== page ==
6.1.4 The Employment of Educators Act provides that the head of Department is the employer of educators, the District head cannot appoint an educator. The Schools Act makes it a function of the School Governing Body to make recommendations to the employer. Neither the District Head nor the Circuit Manager can amend the recommendations of the School Governing Body.
6.1.5 According to Mr Kutumela a recommendation of the School Governing Body is a recommendation of the parents - the meeting of 23 September confirmed the decision of the School Governing Body.
6.1.6 With regard to the altered documents inspected by SADTU., Mr Kutumela argued that whatever had occurred prior to 1999 was irrelevant as there was an agreement that interviews would be held in 1999.
6.1.7 In conclusion Mr Kutumela pleaded that the Arbitration award should :-
• direct the Department to Appoint Mrs Masombuka to the position of Principal as recommended by the School Governing Body.
• refrain from appointing Mrs Mohlala to the position of Deputy Principal on the grounds that her comments about the literacy and competence of the members of the School Governing Body have created an unworkable relationship between the parties.
6.2 The Union’s Arguments
6.2.1 In his closing address Mr Mtembu argued that Mrs Mohlala had been unfairly treated and discriminated against on the grounds that she was highly qualified and was currently a Principal and had applied for both a Principal and Deputy Principal’s posts at Ukhwezi School. The School Governing Body, in their recommendation, had stated that Mrs Mohlala was highly qualified and was suitable for Secondary Schools. The School Governing Body had further excluded the grievant from the post of Deputy Principal on the grounds that such an appointment would constitute a demotion. According to Mr Mtembu, Mrs Mohlala’s current position as Principal at Eerstelingsfontein Primary School and that of Deputy Principal at Ukhwezi are both graded at post level 3 and therefore an appointment to this position would not constitute a demotion. The position of Principal of Ukhwezi is a post level 4 job.
6.2.2 Mr Mtembu expressed concern that Mrs Masombuka had been recommended by the parent component of the School Governing Body on the basis of their prior knowledge of her. Referring to the composition of the interview panel, Mr Mtembu contended that the parent component of the School Governing Body had decided to exclude the teacher component and had therefore defied the directive from the Deputy Director General dated 25 January 1999. He furthermore contended that by acting as interpreters during the interview process, the union official and the departmental official had breached the directive of the Deputy Director General.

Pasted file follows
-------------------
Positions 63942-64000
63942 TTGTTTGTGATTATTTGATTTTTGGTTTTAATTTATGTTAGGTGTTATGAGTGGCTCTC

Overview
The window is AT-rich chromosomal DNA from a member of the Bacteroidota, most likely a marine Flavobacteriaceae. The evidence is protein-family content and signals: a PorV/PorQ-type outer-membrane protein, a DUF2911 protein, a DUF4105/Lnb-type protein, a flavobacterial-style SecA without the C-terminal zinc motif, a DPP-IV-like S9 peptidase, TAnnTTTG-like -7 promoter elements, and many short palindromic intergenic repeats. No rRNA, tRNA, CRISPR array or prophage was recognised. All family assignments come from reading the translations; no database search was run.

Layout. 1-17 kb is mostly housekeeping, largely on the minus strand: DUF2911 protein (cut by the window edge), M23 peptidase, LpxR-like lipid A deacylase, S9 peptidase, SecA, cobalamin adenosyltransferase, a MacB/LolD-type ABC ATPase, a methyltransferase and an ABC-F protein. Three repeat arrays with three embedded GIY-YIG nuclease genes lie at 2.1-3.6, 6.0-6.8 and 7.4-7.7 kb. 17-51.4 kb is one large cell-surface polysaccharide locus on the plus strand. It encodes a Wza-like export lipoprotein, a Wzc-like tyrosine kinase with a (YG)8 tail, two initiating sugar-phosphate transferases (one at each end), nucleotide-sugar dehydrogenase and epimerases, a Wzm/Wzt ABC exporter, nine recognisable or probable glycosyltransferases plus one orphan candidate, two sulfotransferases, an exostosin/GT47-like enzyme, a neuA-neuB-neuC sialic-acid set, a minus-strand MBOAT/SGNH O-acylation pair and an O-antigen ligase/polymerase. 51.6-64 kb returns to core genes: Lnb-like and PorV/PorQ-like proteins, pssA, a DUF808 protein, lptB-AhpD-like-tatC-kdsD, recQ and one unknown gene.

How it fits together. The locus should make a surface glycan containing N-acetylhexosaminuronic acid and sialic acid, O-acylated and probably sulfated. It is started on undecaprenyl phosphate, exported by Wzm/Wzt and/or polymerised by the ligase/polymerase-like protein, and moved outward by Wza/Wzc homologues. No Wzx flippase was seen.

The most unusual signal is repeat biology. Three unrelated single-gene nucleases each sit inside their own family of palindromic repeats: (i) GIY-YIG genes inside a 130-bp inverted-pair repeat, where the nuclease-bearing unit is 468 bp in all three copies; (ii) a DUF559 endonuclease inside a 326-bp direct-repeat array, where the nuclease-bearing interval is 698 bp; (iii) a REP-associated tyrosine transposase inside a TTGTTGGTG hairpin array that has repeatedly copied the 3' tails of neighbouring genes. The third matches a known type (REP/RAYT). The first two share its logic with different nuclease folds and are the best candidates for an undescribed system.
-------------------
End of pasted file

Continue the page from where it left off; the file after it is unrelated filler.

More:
6.2.3 Mr Mtembu argued that the agreed interview procedures had been further compromised by the fact that the interviews for Principal and Deputy Principal had been combined instead of having been conducted separately. As a result certain applicants had been disadvantaged. Furthermore at least one member of the interview committee was unable to speak or understand English but could only converse in Zulu. This member, however, continued to score candidates to whom questions had been put in English and who had responded in the same language.
6.2.4 According to Mr Mtembu, the chairperson of the School Governing Body had deliberately excluded the teacher component from the interview panel. He argued that this was unprocedural, unfair and discriminatory and had favoured certain applicants over others. Furthermore, according to Mr Thembu, the chairperson of the School Governing Body had used the influence of her brother, the District Head in this matter. He argued that the meeting of 23 September 1999 had been arranged in order that parents may take a decision to have ‘the wife of the chairperson’s brother’s friend’ appointed as Principal at the school.
6.2.5 In addition, Mr Mtembu argued that the required documentary procedure had not been complied with and furthermore the records of the interviews had been amended and tampered with.
6.2.6 In conclusion, Mr Mtembu pleaded that the arbitration award should :-
• nullify and set aside the recommendations of the School Governing Body in this matter.
• withdraw the functions of the School Governing Body in terms of s.22 of the South African Schools Act 84 of 1996.
• order that an independent panel of interview be instituted.
6.3 The Department’s counter - arguments
6.3.1 In response, Mr Kutumela argued that the District Manager had nothing to do with the recommendations of the School Governing Body he merely represented the Department at the meeting of the Parents. He stated that nothing prevented the Department from combining interviews. Insofar as the composition of the interview panel was concerned, the School Governing Body had decided that a certain number of parents should conduct the interviews and that the teacher component had been present when that decision had been taken. If the teachers had a problem they would have objected to the composition of the panel as it was constituted. The interview documents referred to by Mr Mtembu refer to interviews that were held prior to 1999 and were therefore, of no relevance. Finally he argued that only the Head of Department could withdraw the powers of the School Governing Body in terms of the Act.
6.4 The Union’s counter - arguments